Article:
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Program provides academic reading and writing support alongside college credit course

by Public Relations and Marketing | Published Nov 16, 2020

Having a firm grasp on academic level reading and writing in English is a requirement to graduate from college, but it doesn’t have to be a barrier to enrolling. At College of Lake County (CLC), the accelerated learning program (ALP) allows those who were previously required to take a pre-college English class to instead start earning college credit.

“Students who start in developmental education get bogged down, lose money and may not even get to college-level classes,” said Cathy Colton, English instructor and accelerated learning coordinator. “With English 100, English composition support, most students can do college composition at the same time.”

Piloted in 2011, as of the spring 2020 semester all CLC students who previously placed into the level below English 121 are now taking part in ALP. That means students now complete a sequence of courses in one semester rather than two, accelerating their progress towards a credential. What’s more, the program teaches good study habits and an understanding of what it takes to succeed in college.

“Surveys and faculty feedback over the years demonstrate the small group setting of the class helps students feel they belong,” says Colton. “Research shows a sense of belonging is really important for students to succeed. Developing close relationships with their peers and one-on-one attention from instructors fosters success.”

Sylvia Avah recently completed the ALP and couldn’t agree more with those findings. “Initially when I sat in the class, I was older than everybody, so I felt a little intimidated, but Colton was able to catch that early,” said Avah. “She talked to me and said ‘everybody is equal. Come to me with anything you want. I am prepared to help you.’” 

Avah, 45, first moved to the U.S. 11 years ago from Ghana, West Africa. With a background in administration, she ended up working in healthcare.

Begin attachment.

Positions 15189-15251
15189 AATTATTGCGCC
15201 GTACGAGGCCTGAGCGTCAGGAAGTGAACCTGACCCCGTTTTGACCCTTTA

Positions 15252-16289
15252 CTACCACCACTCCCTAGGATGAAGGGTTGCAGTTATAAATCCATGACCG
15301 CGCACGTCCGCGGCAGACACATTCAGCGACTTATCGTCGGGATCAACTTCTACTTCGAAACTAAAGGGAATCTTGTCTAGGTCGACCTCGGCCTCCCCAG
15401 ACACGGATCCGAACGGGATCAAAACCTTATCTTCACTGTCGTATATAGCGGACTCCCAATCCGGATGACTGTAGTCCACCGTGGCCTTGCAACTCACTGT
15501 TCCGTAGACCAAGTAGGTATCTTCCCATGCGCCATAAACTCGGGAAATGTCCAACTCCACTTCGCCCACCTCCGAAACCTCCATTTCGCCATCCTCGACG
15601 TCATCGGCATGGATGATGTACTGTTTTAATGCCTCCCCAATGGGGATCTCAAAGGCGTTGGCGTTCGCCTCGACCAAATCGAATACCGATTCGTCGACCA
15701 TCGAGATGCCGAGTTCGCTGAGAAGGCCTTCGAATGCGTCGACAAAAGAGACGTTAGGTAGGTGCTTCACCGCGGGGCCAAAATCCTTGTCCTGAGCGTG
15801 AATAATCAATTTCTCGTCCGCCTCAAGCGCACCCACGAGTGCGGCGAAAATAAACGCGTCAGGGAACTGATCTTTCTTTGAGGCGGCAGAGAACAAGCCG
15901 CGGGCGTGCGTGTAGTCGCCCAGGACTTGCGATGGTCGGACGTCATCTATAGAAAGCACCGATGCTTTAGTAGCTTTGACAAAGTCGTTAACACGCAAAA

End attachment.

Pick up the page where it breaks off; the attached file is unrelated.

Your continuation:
“After seven years, I wanted to pursue a degree in nursing and I needed extra help with English,” said Avah. “An academic counselor recommended I enroll in the ALP English 100 class to help with English 121.” 

She isn’t the only one who has been helped by this program. ALP began as a faculty initiative at the Community College of Baltimore County in 2007. In its first year, faculty documented more than 100 percent increase in their English 101 course pass rate, and the success doesn’t stop there.

“Early data indicate these students perform better in their subsequent classes,” said Colton. “In some cases, even better than their peers who didn’t take this co-requisite English 100 class.”

The Community College Research Center indicates early student progress, like completion of college-credit English within the first year, is associated with higher credential completion.  At CLC, this is one of many strategies being employed to better facilitate students’ achievement of their goals. ALP has since spread to more than 300 schools across the country. No one should feel they don’t have what it takes to be a college student. This program is just one more tool in CLC’s toolbox to be a student ready college.

“I’ve already recommended the class to my friends,” said Avah. “Where we come from, our understanding of English is different from what they teach here,” said Avah. “Go and see the counselor to see what they can offer you. Give yourself a chance.” 

About College of Lake County:

The College of Lake County is a comprehensive community college committed to equitable high-quality education, cultural enrichment and partnerships to advance the diverse communities it serves in northeastern Illinois. Offered at three campuses in Grayslake, Vernon Hills and Waukegan or online, college classes are affordable and accessible to help each student achieve academic, career and personal goals. More than 70,000 students graduated with degrees and certificates since the college opened in 1969. The College of Lake County is the only higher-education institution ranked among the top 15 best places to work in Illinois by Forbes and is a national leader in many areas, including sustainability and conservation.